Although this pilot does not in any way diminish the privacy protections given to children and families under family court rules, we think that there will be some material that can legitimately be reported and that will help the public to get a better understanding of what goes on in private hearings. Just as occurs occasionally when journalists attend court, some relaxation of the usual strict restrictions on reporting might be permitted on application, but that would need to be on a case by case basis. The roles of journalists in holding the justice system to account is crucial, but we think that lawyers can provide a greater technical understanding and a different perspective, and can select what to write about without being constrained by the commercial considerations that drive the highly selective reporting of family justice by the mainstream media.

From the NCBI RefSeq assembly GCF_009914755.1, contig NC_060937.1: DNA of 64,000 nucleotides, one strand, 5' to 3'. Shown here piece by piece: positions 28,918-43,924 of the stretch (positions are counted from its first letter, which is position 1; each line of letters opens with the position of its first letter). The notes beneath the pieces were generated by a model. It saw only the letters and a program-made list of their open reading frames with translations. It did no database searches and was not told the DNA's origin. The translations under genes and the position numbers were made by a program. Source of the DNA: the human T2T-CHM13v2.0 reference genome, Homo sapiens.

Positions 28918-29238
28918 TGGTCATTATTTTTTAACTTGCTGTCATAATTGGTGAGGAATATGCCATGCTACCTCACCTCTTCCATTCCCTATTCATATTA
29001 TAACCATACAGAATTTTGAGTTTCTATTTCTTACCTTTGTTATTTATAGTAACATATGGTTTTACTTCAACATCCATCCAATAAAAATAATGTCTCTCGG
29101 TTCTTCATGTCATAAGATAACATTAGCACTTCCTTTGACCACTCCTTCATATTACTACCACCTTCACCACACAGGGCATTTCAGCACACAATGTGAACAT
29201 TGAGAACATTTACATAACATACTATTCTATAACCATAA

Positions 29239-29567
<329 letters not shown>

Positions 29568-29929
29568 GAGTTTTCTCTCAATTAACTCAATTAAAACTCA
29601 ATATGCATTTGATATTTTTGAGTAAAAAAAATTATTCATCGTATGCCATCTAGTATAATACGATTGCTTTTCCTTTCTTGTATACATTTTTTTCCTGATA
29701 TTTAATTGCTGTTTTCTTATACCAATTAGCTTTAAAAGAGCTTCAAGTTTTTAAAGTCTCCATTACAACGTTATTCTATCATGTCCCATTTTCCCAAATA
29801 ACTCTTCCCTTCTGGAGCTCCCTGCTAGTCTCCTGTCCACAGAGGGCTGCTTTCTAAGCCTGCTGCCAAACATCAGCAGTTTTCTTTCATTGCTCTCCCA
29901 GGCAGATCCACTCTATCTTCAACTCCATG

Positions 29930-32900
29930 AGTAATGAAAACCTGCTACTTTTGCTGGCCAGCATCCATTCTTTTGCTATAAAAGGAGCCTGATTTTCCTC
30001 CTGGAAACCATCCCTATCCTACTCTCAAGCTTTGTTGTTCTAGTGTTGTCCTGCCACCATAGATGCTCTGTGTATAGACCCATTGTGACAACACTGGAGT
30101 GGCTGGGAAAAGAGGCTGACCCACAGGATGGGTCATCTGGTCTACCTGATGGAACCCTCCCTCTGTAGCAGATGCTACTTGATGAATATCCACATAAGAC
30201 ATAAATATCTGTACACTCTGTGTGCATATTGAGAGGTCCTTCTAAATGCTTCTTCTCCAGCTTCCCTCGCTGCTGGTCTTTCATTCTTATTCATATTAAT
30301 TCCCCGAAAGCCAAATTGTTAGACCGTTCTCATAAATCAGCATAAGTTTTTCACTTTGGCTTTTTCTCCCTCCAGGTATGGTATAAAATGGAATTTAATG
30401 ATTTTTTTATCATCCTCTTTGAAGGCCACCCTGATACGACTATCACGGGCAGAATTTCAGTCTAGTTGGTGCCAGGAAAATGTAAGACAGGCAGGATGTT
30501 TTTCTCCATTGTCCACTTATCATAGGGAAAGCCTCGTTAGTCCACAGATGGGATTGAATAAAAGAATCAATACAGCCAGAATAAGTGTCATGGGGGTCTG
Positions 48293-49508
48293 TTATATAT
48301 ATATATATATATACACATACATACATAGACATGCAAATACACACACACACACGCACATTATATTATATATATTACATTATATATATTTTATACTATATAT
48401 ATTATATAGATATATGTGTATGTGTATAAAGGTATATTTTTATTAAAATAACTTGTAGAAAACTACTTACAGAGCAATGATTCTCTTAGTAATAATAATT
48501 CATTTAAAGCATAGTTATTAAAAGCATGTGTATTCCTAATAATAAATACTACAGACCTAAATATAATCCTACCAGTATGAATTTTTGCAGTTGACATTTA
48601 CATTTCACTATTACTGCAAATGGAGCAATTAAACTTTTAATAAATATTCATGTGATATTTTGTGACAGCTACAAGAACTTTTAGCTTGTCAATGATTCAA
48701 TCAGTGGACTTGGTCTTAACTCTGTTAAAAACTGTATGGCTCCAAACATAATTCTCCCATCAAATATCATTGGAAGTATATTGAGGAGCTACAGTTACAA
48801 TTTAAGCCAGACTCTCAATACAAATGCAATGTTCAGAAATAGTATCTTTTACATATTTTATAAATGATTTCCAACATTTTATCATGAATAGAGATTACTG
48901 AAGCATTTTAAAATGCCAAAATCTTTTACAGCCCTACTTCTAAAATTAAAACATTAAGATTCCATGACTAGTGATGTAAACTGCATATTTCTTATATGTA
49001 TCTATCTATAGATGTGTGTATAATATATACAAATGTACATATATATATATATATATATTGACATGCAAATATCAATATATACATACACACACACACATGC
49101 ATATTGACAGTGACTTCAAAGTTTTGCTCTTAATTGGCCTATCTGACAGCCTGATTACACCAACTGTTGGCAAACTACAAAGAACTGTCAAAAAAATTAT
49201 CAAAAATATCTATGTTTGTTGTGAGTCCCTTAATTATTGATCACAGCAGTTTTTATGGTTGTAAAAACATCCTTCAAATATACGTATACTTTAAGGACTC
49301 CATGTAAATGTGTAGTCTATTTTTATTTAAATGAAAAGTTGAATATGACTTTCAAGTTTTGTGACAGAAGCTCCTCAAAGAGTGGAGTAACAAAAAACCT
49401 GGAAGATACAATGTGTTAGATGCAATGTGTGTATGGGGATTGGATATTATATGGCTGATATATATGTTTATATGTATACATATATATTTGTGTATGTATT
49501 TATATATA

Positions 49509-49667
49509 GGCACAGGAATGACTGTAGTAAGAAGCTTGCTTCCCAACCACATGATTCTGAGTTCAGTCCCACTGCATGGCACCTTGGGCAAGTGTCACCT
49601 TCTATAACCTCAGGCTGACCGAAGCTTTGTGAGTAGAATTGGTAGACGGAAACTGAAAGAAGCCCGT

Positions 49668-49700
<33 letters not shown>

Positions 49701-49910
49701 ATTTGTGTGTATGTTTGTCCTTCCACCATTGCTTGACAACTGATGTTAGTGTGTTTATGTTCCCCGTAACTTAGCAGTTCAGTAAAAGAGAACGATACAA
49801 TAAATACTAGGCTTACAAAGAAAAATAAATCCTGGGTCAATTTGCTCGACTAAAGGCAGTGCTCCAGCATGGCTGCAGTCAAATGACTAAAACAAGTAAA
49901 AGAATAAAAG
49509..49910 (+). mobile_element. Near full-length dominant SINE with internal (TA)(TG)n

We will be working over the coming months to ensure that we are able to fully support and participate in the pilot and to report back on how it is going in due course, through our Family Court Reporting Watch project. The timing of the new pilot dovetails brilliantly with the recruitment of our new Project Co-ordinator, like our Family Court Reporting Watch kindly funded by the Legal Education Foundation, and we have lots of ideas about how we might make the best of this pilot scheme to advance the Reporting Watch project and possibly to work in collaboration with journalists. The proposal to the Family Procedure Rules Committee emerged out of the Family Court Reporting Watch, as we found that we were unable to access hearings alongside journalists that we would otherwise have wished to report on, and where we felt that we would most likely have covered the case quite differently from the ‘angle’ taken by the mainstream media. Whilst we understood that opening up private hearings to the public presented risks of unauthorised disclosure of very private information that were unlikely to be found acceptable, we successfully argued that because no lawyer wants to find themselves in contempt of court, lawyers (in particular practising lawyers) could be trusted to report responsibly and within the legal restrictions imposed upon by the law or any court order.